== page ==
Physical verification

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Physical verification is a process whereby an integrated circuit layout (IC layout) design is checked via EDA software tools to see if it meets certain criteria. Verification involves design rule check (DRC), layout versus schematic (LVS), electrical rule check (ERC), XOR (exclusive OR), and antenna checks.

XOR check[edit]

This check is typically run after a metal spin, where the original and modified database are compared. This is done to confirm that the desired modifications have been made and no undesired modifications have been made by accident. This step involves comparing the two layout databases/GDS by XOR operation of the layout geometries. This check results a database which has all the mismatching geometries in both the layouts.

Antenna check[edit]

The antenna basically is a metal interconnect, i.e., a conductor like polysilicon or metal, that is not electrically connected to silicon or grounded, during the processing steps of the wafer. During the manufacturing process charge accumulation can occur on the antenna during certain fabrication steps like Plasma etching, which uses highly ionized matter to etch. If the connection to silicon does not exist, charges may build up on the interconnect to the point at which rapid discharge does take place and permanent physical damage results to thin transistor gate oxide. This rapid and destructive phenomenon is known as the antenna effect. Antenna errors can be cured by adding a small antenna diode to safely discharge the node or splitting the antenna by routing up to another metal layer and then down again.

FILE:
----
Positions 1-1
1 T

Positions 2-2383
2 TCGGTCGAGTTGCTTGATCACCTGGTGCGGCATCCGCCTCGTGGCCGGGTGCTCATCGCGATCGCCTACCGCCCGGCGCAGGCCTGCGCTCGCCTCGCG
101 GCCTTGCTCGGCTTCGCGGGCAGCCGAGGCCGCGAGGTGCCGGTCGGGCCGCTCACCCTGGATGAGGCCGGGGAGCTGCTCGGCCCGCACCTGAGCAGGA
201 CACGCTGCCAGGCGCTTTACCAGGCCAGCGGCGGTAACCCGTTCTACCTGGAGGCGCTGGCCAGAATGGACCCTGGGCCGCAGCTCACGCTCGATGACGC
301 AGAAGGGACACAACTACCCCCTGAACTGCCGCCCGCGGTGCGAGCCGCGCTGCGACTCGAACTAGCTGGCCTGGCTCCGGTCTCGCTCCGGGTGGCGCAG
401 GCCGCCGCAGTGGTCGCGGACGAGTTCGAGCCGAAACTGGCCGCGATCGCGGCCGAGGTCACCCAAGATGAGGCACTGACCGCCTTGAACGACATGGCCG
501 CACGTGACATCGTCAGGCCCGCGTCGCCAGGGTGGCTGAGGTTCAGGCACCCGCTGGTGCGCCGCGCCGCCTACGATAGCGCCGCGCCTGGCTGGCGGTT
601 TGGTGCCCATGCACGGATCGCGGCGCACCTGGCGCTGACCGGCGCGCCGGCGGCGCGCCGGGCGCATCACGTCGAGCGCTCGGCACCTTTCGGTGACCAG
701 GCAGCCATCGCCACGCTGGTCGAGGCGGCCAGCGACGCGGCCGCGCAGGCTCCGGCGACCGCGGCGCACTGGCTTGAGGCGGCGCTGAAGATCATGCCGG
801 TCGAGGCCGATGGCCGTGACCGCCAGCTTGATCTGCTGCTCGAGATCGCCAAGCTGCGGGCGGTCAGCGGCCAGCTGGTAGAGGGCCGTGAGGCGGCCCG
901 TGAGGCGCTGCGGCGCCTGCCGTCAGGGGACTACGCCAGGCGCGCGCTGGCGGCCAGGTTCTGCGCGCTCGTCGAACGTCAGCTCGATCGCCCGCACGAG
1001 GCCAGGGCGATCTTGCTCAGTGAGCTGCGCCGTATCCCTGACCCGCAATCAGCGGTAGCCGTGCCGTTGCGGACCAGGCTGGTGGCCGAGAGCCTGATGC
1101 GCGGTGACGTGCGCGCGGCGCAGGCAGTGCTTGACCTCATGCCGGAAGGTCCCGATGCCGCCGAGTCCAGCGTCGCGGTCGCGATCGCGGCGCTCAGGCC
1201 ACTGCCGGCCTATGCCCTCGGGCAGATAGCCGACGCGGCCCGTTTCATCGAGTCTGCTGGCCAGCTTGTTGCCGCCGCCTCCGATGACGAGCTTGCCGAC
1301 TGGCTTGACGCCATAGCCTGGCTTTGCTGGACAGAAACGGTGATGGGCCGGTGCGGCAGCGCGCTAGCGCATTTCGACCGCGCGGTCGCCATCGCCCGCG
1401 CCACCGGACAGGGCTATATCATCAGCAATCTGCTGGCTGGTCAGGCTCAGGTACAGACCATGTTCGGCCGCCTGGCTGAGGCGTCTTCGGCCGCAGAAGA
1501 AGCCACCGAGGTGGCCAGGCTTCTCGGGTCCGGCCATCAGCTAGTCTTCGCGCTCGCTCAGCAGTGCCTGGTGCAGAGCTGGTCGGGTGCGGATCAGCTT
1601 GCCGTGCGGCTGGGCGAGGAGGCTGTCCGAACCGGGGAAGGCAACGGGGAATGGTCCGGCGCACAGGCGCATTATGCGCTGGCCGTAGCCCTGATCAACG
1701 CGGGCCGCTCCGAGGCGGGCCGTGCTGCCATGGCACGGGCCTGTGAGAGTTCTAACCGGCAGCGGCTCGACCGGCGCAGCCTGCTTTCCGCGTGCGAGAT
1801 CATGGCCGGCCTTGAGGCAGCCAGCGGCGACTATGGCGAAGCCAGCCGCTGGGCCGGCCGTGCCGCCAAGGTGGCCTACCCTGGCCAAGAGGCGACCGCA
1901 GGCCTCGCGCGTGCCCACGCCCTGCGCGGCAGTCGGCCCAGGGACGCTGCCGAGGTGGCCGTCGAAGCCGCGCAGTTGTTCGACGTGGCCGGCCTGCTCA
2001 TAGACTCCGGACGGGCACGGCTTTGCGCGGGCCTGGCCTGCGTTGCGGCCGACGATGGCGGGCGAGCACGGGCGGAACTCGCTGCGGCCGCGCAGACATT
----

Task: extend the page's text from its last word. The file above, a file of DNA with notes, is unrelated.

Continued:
The antenna ratio is defined as the ratio between the physical area of the conductors making up the antenna to the total gate oxide area to which the antenna is electrically connected.

Electrical rule check[edit]

Electrical rule check (ERC) involves checking a design for all electrical connections that are considered dangerous. This might include checking for

  • Well and substrate areas for proper contacts and spacings thereby ensuring correct power and ground connections
  • Unconnected inputs or shorted outputs.

Gates should not connect directly to supplies; connection should be through TIE high/low cells only. ERC checks are based upon assumptions about the normal operating conditions of the ASIC, so they may give many false warning on ASICs with multiple or negative supplies. They can also check for structures susceptible to electrostatic discharge (ESD) damage.



* Clein, Dan. (2000). CMOS IC Layout. Newnes. ISBN 0-7506-7194-7